BY MATTHEW HENGEVELD Albums like Paul’s Boutique make men out of Boys, and in the process change the game. Coming on the heels of the critically acclaimed/commercially successful Licensed To Ill, Paul’s Boutique didn’t much impress Capitol Records, their label at the time, or for that matter anyone at the RIAA. Paul’s Boutique literally was the holy-baloney “I can’t believe you sampled Johnny Cash” mother lode debacle of the music-sampling century. It eventually established a harsh precedent for all future sampling, requiring artists to acquire permission, and invariably pay through the nose, before sampling anything. This arguably compromised the art of sampling cool old vinyl for ever, ever (for ever, ever?). Understandably, the Beastie Boys were feeling pretty gosh dern’d stupid.
Adrock, MCA and Mike D went into hiding. After a year of poring over Hermann Hesse, drinking Jameson and making friends with Lee “Scratch” Perry, the Beastie Boys returned to the studio to cut another LP ASAP. The resulting album, Check Your Head, was intended to be an all-instrumental album hearkening back to their early-‘80s punk roots. Not one vocal was recorded until Biz Markie (yes, that Biz Markie) stepped into the Beasties’ studio and persuaded them to drop some vox on these tracks. Voila! Check Your Head was born, a masterful mixture of live instrumentation and hip-hop.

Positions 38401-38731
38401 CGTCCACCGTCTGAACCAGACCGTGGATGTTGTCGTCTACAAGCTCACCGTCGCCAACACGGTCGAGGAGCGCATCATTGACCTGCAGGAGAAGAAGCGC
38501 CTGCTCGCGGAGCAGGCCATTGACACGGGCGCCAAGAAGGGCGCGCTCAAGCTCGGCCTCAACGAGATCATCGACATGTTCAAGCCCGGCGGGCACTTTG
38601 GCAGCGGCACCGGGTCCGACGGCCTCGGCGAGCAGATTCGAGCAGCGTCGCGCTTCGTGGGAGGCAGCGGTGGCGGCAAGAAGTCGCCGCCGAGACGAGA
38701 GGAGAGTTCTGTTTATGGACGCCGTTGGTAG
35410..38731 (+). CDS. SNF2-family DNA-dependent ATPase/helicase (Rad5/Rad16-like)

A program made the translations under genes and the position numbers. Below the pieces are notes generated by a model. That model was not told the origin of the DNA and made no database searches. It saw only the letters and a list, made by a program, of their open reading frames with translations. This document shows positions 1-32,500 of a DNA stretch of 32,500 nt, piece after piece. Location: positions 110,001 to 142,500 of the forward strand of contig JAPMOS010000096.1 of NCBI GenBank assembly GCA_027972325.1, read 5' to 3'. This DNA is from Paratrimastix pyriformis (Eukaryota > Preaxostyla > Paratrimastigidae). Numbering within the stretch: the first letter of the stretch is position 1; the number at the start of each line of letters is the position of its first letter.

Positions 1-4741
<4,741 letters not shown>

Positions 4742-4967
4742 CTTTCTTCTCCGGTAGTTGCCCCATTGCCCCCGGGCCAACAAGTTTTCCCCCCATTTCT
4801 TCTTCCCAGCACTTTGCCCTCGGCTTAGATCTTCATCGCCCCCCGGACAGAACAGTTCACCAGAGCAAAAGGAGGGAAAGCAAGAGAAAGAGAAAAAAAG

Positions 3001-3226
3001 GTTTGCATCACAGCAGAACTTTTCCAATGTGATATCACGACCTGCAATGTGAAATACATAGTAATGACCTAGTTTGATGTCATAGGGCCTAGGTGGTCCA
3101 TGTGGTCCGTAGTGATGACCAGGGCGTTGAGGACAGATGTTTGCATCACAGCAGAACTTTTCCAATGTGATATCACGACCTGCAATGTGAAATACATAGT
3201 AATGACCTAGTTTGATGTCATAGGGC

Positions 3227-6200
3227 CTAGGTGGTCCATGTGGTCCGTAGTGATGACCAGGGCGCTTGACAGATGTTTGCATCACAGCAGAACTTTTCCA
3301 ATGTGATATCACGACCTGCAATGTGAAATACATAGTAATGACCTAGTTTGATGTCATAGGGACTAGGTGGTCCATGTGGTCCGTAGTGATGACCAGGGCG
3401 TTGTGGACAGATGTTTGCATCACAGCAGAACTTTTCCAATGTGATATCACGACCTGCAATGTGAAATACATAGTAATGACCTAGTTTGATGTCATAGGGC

If anything, Hot Sauce Committee Pt 2 is a throw back to this era of the Beastie Boy chronology, emphasizing their chops as a live band, well-honed after years of playing as a punk band and producing several instrumental albums (see The Mix-Up). There is essentially no recognizable sampling used throughout the album. Instead, the trio picks the nostrils of their former selves for inspiration. “Long Burn The Fire” sounds like “Egg Man” part two, and “OK” rehashes some of the effects from “B-Boys Makin’ with the Freak Freak.” “Don’t Play No Game That I Can’t…” procured a few salty looks at first-spin, but became refreshingly more palatable on second & third listens. Who woulda thought I’d enjoy a song featuring Santigold? The track gathers steam on wet, reverberating snares, which would sound more at home on a Studio One Dub sampler than any Philadelphian new wave platter.
The original version of “Too Many Rappers” sounded bland, and had me fearing another To The 5 Boroughs travesty, but the New Reactionaries Remix of the track proved that the Beasties still know how to infuse raging high-power to their tracks, and that Nas sounds fantastic over this kind of shit. Honestly, this is Nas’ most energetic verse since that bullshit track he had with Korn. The title track “Make Some Noise” has been touted as 2011’s “Fight For Your Right To Party,” but it’s really more like the new “Ch-Check it Out.”
But Hot Sauce Committee Pt 2 isn’t just one step forward, two steps back. It strikes me as the logical follow-up to 1998’s Hello Nasty, and brings back a ton of authenticity the trio lost with To the 5 Boroughs. Okay, I’ll admit, this album isn’t perfection — the Beasties promised (presumably tongue-firmly-in-cheek) a guest-spot from Bob Dylan that never materialized and they could have crammed a couple more instrumental tracks for my liking — but you can see it from here.